The Loxahatchee Groves Town Council gave final approval Tuesday to a budget for fiscal year 2016 of just over $3 million, financed by a property tax rate of 1.4718 mills — above last year’s tax rate of 1.2 mills.
With the extra money, the town plans to give residents a break on their solid waste collection rate.
Increases in property values mean that the tax rate for the new fiscal year is well above the so-called “rollback rate” of 1.0759 mills. That is the figure at which town property taxes in 2016 would bring in the same amount as 2015.
The increase will be offset by a reduction of solid waste assessments for most residents through a transfer of funds from the town’s general revenue, with the strategy being to ease the overall amount paid to the town by homesteaded residents.
Councilman Jim Rockett reiterated his objections from the preliminary approval of the tax rate and budget, saying that he thought it was giving selective breaks to property owners at the expense of commercial properties and property owners who do not have a home on their land or get solid waste pickup service.
“I’m not in favor of the increase,” Rockett said. “I’d like to leave it at 1.2, which is an increase of under 10 percent due to property values. I don’t see a reason to raise taxes at all. I don’t see what it provides us that we don’t already have in the bank.”
Rockett said that the council could give back money as it did previously on the garbage assessment using funds that the town had accumulated.
“I just don’t get it, and I know I’m not going to convince anybody on this dais,” he said. “I know what your perspective is because I’ve heard it a couple of times. I just don’t see doing this.”
Rockett also reiterated his opinion that if the council wants commercial properties to pay more, it should create a special taxing district.
Vice Mayor Ron Jarriel said his priority has always been for the residents.
“I’ve got friends who live in Loxahatchee Groves; some of them use that property, some of them are farmers, some of them are nursery owners, but I’ve got them on all sides,” he said. “I’ve said it before, and I’ll say it again, to the commercial and to the developers of Loxahatchee Groves, I want you to pay taxes. I want the businesses you’re bringing into town, and I want it put back into paved roads and better drainage — anything that we can do to make life better for the residents.”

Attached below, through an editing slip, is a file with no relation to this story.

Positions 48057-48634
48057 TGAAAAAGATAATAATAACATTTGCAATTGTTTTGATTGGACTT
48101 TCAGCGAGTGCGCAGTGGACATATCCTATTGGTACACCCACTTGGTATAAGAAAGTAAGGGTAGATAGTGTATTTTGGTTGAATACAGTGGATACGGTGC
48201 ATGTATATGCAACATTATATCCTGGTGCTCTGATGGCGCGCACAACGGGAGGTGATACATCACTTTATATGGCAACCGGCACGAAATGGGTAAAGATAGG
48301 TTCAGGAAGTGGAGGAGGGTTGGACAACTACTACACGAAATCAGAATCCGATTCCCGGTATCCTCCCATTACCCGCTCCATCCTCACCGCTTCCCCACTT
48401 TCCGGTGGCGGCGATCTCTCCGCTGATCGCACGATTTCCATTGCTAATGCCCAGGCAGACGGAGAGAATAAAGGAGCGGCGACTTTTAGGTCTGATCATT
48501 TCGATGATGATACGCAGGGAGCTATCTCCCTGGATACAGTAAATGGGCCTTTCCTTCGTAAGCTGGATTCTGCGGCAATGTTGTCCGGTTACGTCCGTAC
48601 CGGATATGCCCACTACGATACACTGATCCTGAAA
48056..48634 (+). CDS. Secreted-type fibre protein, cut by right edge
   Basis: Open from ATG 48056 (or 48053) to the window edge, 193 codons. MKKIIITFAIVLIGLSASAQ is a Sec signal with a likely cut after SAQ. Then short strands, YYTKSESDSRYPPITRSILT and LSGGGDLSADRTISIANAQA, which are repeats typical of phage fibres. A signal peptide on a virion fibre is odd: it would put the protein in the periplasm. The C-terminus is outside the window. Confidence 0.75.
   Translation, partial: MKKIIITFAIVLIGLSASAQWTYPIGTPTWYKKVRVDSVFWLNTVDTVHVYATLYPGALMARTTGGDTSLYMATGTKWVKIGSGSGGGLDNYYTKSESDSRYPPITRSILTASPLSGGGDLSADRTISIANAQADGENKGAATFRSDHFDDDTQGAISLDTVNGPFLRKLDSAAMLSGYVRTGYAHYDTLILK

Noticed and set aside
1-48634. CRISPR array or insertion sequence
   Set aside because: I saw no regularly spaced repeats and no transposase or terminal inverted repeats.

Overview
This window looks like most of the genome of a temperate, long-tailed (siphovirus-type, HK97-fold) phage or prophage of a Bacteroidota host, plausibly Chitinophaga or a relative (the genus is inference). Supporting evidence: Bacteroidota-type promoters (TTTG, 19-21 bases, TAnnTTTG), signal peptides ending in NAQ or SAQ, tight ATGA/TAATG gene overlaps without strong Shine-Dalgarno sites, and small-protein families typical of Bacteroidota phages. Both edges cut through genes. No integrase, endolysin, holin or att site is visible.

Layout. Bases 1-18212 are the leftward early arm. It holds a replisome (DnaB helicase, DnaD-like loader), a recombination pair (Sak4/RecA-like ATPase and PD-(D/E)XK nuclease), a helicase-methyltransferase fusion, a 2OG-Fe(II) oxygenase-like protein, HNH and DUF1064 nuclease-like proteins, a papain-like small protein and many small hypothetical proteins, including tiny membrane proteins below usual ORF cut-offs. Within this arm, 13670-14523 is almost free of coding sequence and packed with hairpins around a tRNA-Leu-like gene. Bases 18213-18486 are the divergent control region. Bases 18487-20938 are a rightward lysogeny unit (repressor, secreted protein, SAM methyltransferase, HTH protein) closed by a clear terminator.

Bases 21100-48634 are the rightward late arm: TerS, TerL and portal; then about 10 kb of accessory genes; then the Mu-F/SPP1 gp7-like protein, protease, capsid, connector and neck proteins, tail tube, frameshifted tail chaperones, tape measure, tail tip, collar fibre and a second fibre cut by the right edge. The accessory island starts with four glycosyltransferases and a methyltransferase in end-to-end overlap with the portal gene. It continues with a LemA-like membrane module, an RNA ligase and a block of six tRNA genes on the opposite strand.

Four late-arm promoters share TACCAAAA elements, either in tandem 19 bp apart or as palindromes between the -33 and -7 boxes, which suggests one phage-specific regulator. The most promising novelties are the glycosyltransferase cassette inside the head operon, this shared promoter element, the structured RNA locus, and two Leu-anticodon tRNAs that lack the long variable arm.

Jarriel said that he had also changed his opinion on debt, and that the current charter provision prohibiting the issuance of long-term bonds should be changed to enable financing more of the projects on the town’s capital improvements list.
Mayor Dave Browning said that he found it interesting that a recent survey conducted by the town showed that 70 percent of residents said they wanted roads paved, but 70 percent also did not want to pay for paving. He said that the town needs road improvements and that it shouldn’t rely solely on gas tax revenue for road repairs and paving.
“The amount of gas that’s sold might go down, and some of the other [revenue] that we get from municipal sharing, those are not always guaranteed,” he said. “This is still less than the 1.5 [millage rate] that we started out with as a town.”
He pointed out that the town is responsible for culverts under the roads, and the edges of some roads are wearing away, which are among the items on the council’s capital improvements list. “We’ve got to get those roads fixed or we’re going to lose them,” Browning said.
Councilman Ryan Liang agreed with Jarriel on debt issues.
“If we do want to do a lot of these projects sooner rather than later, we need to possibly consider working out something with debt, either with bonds or loans,” Liang said. “It’s all [about] how soon you want these projects to be done.”
During public comment, resident Doreen Baxter said she agreed with Rockett in his reasons for opposing the tax increase.
“And then we find out that we have $3 million-plus in the bank,” Baxter said. “I’m wondering why we haven’t spent any of that. Hopefully that will get done, and we’ll get a few things taken care of.”
She added that the town has had a tax rate of 1.2 mills since 2011. “It has always provided the town with more than enough revenue to operate,” Baxter said.
Former Councilman Dennis Lipp said that he was aware that the budget process is always difficult, but was concerned that the town’s increase would probably be the highest in the county.
“We don’t want to be there,” Lipp said. “That’s not us. We want to make things reasonable, and we want to pay for what we’re doing. We have a wish list, but what are we doing? We had a wish list when I was on the council. Things hardly ever got done.”
Lipp said he favored remaining at the 1.2 rate, at least for the next year.
Councilman Tom Goltzené said that he could go with no increase but also wanted to respond to residents who want better services.
“People come here week after week demanding things,” Goltzené said. “As administrators, [we are] the folks who have to decide how this is going to be done.”
Holding up a page with a list of capital improvements that the council would discuss later, amounting to an estimated $10.3 million, he pointed out that it would be more than 10 years before the town could get them done at the current rate that the town is collecting revenue.
Jarriel made a motion to approve the budget with a tax rate of 1.4718 mills, and it carried 3-2, with Rockett and Liang opposed.